Having studied Australia’s Indigenous languages through LING366 and the Aboriginal English dialect through another LING unit, I’ve found that schematic theory features heavily in understanding how we view the world. While examining schema theory and how it is reflected in Aboriginal language, I began thinking about what schema govern my thought patterns, and how this influences my understanding of Aboriginal culture.
Put simply, ‘Schemata [schema plural] are the structures by which people perceive, remember and respond to information’ (Turton, 2016). So what are the schema through which non-Indigenous Australians perceive Aboriginal Australians? From personal experience, my first encounter with Aboriginal culture was discovering that my home town was also home to the Darug people. During primary school, I learned about the heritage status of my local area as well as the prestige and benevolence of our colonial forebears. I also learned that Aboriginal Australians possessed an unrivaled knowledge of navigation, survival, tracking, and bush skills. Through the NSW primary school HSIE syllabus, I inferred that the demise of Aboriginal Australians may have had something to do with Australia’s colonisation. Later, I learned how Aboriginal Australians were oppressed, mistreated and almost totally wiped out through genocide.
These formative concepts shaped my thinking about Aboriginal Australians, making me think of them as victims who suffered the loss of their land, knowledge and relationships. But, it also caused me to see Aboriginal culture through a ‘past tense’ lens. And this limited my ability to comprehend that Aboriginal culture and language, although oppressed and embattled, was still living, breathing, developing, and thriving. During the course of my research, one of the most valuable resources I discovered was Dr. Nicola Henry’s ‘Misconceptions About Indigenous Australians’ (2013). Henry’s article essentially debunks commonly held non-Indigenous assumptions about Australian Aboriginal culture, and is a must read for anyone new to the subject.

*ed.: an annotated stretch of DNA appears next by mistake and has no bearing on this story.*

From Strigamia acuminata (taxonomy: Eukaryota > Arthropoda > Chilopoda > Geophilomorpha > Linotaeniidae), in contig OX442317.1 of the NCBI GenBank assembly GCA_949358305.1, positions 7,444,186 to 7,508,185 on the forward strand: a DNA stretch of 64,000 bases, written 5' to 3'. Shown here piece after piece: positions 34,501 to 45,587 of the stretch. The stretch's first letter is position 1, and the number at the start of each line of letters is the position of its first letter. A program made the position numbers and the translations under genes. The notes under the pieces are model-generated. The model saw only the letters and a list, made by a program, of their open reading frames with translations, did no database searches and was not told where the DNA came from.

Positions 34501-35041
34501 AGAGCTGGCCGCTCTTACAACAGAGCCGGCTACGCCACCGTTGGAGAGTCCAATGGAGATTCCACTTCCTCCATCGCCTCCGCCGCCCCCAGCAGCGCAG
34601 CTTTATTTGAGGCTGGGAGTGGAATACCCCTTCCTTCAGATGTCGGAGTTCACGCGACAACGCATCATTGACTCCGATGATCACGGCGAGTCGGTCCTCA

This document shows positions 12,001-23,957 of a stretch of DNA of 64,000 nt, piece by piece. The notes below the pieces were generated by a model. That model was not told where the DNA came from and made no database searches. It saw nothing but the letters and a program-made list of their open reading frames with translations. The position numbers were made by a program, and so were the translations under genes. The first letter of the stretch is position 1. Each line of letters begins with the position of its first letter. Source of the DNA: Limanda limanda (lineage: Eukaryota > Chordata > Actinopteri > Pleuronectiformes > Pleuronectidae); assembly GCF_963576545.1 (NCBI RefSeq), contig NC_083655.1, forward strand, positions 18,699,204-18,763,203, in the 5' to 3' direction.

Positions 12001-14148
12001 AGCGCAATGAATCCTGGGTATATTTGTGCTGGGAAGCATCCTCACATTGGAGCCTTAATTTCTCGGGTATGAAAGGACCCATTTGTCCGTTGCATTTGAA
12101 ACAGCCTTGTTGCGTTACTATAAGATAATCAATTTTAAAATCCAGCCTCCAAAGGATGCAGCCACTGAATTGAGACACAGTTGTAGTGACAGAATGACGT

Posted by: Jessica Riley LING366, 18 May 18
Dr Henry’s article can be found at: http://www.australiancollaboration.com.au/pdf/FactSheets/Common-misconceptions-Indigenous-FactSheet.pdf